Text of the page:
Managers, executives and other decision-makers have to wear a number of hats. While their responsibilities shift according to job, industry and personal style, the ability to identify inefficiencies and implement effective solutions is always a top priority.
In fact, IndustryWeek contributor Jill Jusko, argues that the ability to leverage Kaizen and other continuous improvement efforts is one of the most fundamental skills for organizational managers, particularly supervisors of Lean practices.
The Lean supervisor should have a solid foundation of basic problem-solving and Kaizen skills, including resources like 5S and Six Sigma.
“Supervisors have challenging jobs – responding to management, assisting associates and team members, responding to challenges that may crop up in safety, quality and delivery,” Jusko writes for the source. “Their positions can be described at times as being 'between a rock and a hard place.'”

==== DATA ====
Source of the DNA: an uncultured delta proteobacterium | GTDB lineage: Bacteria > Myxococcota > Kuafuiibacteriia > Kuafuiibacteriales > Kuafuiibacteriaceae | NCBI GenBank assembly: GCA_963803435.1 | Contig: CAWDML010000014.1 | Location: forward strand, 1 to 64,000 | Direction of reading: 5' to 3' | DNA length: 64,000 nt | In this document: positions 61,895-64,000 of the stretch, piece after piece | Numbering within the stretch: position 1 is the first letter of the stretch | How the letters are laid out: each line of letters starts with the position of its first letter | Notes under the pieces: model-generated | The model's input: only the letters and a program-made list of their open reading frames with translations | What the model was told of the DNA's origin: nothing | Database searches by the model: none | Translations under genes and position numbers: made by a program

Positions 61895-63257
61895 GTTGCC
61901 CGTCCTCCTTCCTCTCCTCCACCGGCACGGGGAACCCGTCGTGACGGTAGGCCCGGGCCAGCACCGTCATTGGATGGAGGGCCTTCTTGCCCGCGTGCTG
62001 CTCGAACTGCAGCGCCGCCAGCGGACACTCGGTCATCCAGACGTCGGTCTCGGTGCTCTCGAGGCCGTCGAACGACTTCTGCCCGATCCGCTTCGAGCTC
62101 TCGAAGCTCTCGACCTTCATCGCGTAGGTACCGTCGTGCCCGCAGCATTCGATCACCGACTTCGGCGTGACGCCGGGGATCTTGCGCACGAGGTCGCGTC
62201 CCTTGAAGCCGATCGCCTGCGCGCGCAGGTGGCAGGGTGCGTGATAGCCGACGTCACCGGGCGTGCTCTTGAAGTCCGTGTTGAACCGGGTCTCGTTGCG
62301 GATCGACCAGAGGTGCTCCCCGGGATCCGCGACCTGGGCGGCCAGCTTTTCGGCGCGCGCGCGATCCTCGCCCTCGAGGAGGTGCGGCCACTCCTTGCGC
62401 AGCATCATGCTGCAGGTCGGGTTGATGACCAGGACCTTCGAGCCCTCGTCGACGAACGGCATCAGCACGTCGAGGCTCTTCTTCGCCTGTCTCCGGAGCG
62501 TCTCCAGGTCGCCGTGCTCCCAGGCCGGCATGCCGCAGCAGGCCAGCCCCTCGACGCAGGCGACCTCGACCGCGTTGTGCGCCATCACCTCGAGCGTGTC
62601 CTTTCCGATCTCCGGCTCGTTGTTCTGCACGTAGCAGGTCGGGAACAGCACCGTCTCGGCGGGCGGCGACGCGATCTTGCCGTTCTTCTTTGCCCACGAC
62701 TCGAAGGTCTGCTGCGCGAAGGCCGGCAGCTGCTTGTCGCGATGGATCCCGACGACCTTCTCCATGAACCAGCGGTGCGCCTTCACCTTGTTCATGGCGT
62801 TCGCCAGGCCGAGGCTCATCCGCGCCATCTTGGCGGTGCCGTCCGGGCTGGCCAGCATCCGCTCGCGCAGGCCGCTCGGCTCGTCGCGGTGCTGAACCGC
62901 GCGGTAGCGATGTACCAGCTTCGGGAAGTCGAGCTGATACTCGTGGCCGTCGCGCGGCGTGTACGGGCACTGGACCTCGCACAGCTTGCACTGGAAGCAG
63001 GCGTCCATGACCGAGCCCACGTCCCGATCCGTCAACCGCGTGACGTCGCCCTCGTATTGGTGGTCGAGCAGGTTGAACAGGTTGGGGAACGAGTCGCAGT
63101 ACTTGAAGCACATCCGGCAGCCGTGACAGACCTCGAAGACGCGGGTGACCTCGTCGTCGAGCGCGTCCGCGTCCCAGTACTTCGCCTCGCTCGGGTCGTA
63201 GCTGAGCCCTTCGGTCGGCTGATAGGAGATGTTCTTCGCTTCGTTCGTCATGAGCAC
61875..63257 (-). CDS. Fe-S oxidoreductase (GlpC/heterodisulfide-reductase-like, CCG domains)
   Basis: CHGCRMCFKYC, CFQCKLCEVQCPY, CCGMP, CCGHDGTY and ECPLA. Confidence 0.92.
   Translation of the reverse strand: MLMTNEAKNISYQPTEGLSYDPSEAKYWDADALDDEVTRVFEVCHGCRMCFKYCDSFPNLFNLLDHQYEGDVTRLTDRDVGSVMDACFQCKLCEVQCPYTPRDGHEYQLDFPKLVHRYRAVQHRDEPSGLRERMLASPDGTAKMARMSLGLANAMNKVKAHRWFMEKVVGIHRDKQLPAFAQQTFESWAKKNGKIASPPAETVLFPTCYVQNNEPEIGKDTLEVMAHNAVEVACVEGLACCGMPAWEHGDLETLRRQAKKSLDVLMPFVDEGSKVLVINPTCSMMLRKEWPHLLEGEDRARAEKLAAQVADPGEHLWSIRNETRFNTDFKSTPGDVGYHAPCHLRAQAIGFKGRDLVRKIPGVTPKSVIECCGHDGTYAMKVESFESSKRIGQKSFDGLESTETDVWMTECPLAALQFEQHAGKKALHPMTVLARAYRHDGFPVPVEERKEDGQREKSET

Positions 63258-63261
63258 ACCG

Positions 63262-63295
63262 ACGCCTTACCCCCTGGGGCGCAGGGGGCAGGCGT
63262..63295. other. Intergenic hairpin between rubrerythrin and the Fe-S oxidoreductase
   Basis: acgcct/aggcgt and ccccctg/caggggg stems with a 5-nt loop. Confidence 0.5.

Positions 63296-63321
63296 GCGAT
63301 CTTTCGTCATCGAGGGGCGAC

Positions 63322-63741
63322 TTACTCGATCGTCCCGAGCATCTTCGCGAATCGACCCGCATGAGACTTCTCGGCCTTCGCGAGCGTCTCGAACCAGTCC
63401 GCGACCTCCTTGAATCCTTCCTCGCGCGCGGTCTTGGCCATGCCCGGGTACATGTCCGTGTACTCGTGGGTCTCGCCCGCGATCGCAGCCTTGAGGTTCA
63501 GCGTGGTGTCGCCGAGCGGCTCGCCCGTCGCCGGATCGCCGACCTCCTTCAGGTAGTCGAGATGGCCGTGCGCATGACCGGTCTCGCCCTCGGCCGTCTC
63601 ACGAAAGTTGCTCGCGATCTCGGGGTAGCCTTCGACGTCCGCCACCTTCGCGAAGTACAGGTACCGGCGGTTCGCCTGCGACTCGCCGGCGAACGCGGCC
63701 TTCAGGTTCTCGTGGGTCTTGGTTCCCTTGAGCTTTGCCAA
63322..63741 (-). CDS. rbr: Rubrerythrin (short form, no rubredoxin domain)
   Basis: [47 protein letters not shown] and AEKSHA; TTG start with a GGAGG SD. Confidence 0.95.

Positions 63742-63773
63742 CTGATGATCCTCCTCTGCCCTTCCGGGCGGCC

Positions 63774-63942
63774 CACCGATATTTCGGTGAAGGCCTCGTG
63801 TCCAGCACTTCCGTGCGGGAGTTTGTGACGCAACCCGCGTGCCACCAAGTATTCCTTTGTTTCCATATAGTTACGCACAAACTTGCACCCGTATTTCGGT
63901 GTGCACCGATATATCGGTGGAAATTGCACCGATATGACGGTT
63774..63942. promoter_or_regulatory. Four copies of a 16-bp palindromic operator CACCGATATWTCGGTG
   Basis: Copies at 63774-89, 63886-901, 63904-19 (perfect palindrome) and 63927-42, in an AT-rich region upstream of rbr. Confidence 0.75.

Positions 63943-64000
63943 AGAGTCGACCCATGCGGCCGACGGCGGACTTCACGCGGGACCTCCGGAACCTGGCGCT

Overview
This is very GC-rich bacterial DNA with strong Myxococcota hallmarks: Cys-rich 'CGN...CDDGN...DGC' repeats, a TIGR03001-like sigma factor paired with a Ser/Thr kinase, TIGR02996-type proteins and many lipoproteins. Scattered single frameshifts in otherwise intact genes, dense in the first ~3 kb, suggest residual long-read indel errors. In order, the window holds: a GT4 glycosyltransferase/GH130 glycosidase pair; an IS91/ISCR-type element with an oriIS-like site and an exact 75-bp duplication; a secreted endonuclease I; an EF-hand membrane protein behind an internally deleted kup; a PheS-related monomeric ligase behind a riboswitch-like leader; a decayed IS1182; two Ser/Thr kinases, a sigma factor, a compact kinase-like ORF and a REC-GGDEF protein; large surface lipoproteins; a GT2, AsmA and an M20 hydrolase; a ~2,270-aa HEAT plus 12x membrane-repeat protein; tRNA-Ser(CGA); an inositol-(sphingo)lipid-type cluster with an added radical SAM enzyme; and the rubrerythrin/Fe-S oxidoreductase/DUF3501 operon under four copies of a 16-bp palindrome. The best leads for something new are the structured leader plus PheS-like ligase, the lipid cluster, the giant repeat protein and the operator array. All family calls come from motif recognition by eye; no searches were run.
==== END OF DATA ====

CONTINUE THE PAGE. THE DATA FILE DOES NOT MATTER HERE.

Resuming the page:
In managing a Lean of Kaizen initiative, managers should also have a firm understanding of job responsibilities, leadership demands, teaching abilities and work knowledge. Teaching may actually be one of the most under-appreciated skills, as managers especially are expected to enforce and motivate practices.